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10 Money-Saving Alaska Cruise Tips

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An Alaska cruise is a dream experience for many cruise passengers. Aptly called “The Great Land,” Alaska is filled with majestic mountains, breathtaking scenery, and incredible experiences. Imagine dogsledding atop a glacier, taking a helicopter ride that lands on Denali, watching humpback whales breaching, and seeing massive grizzly bears prowling along the shoreline. As on any cruise, however, everyone is trying to save that extra dollar.

10 Money Saving Alaska Cruise Tips

Inside Glacier Bay.

1. Find a great cruise agent and enlist their help.

Cruise agents can help vacationers find the best cruise, save money, and monitor sales after booking to get upgrades and more. There’s a site called CruiseCompete.com where vacation shoppers can anonymously submit the ship and sailing date they’re interested in and give hundreds of cruise agents the opportunity to bid for their business.

2. Flights to Alaska can be expensive.

Price out air travel options to and from popular cruise departure ports – like Seattle, Vancouver and Anchorage – to see what works best for you before choosing your cruise. Seattle is served by several low-cost airlines. Some of these, like Southwest, don’t show up on popular booking sites like Orbitz and Travelocity, so make sure to check their websites. If you have frequent flyer miles, this might be the time to use them. Make sure to book early for the best availability and flight itineraries.

3. Book independently to save money.

If you’re taking a mega-ship cruise in Alaska, shore excursion expenses can really add up. There are pros and cons for booking through the ship or on your own – and yes, the ship will wait for you if you buy your excursion through the cruise line. But booking your own tours independently can easily save you hundreds of dollars on some types of tours. Visit each port’s official tourism website for information on independent tour operators, available public transportation, car rental companies, attractions and more. It will give you an idea of what’s available in each port and will help you stay within budget.

4. If there are two or more of you traveling together, consider purchasing the Alaska Tour Saver.

This little book offers more than 130 2-for-1 deals on many of Alaska’s top tours, hotels, car rentals and attractions and can save you hundreds or even thousands of dollars – but it’s important to book early. Many tour operators only allow a limited number of Tour Saver coupons to be used per day. For more information, go to www.toursaver.com. If your cruise leaves from Seattle, there’s a Tour Saver book available for that location as well.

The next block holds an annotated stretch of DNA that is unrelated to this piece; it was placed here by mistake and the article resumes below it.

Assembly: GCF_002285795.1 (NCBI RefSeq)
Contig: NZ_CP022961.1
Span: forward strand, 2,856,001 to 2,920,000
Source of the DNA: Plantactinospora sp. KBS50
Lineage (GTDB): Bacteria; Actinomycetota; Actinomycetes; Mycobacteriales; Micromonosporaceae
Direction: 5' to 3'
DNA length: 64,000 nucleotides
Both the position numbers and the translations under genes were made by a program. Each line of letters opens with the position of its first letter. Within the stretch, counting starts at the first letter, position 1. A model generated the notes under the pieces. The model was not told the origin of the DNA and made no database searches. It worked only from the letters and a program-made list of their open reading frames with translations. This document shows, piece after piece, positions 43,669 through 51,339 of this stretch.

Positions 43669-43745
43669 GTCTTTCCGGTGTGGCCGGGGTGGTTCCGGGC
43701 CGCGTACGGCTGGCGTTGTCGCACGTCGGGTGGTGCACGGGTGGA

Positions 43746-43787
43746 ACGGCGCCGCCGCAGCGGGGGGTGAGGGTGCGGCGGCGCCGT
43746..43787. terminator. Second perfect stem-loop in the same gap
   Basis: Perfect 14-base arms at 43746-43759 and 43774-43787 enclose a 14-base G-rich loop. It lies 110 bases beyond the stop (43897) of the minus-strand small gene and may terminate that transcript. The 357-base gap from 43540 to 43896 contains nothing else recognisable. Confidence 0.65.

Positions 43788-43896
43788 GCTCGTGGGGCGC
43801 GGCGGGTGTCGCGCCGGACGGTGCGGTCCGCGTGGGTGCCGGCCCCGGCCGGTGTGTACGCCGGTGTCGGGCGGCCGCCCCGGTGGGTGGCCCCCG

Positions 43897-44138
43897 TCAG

5. Check out the Roll Call boards on Cruise Critic and sign up for your ship’s sailing.

This is a great way to meet other people who’ll be traveling on your ship and organize group tours in advance. In addition, the Cruise Critic boards provide lots of money-saving “been there, done that” advice from fellow cruisers and valuable information on independent tour operators. You might even get a free cocktail party – depending on what cruise line you’re on and how many people sign up.

6. Renting a car is one of the most budget-friendly ways to get out there in Alaska.

For families – especially those with younger kids or groups of 4 or 5 – renting a car can be a real lifesaver. It’s way cheaper than buying 4-5 individual tours and it allows you to make your own schedule as well. Ports like Skagway, Ketchikan, and Anchorage can be perfect for independent car rental tours.

7. Check out available public transportation in your ports of call and port of embarkation.

For example, in Juneau, there’s a public bus available to the Mendenhall Glacier that will cost only a small fraction of what they’re charging on the ship.

8. Internet access is expensive on cruise ships – and Alaska is no different.

Each port has Internet cafes available. Check the port’s tourism site for more information or ask one of the ship’s crew members. In my experience, they definitely know where the best Internet cafes are located.

9. Bring plenty of camera SD cards, film, batteries, chargers, and anything that you need to capture your vacation memories.

Those things will be way more expensive on the ship and in any of the ports. The scenery and experiences that you’ll have in Alaska are incredible. My rule of thumb for Alaska – take the amount of digital storage, film and batteries that you usually bring on vacation and then double it.

10. If you’re going to be staying in a hotel pre or post-cruise, consider trying to book using Priceline.

I’ve easily saved more than $100 per night on hotel rates by doing this in the past. Make sure to have a back-up cancelable reservation just in case you’re not successful and use the site BiddingforTravel.com to help you find out what bids have been successful recently.

Nancy Schretter is the Managing Editor of the Family Travel Network.

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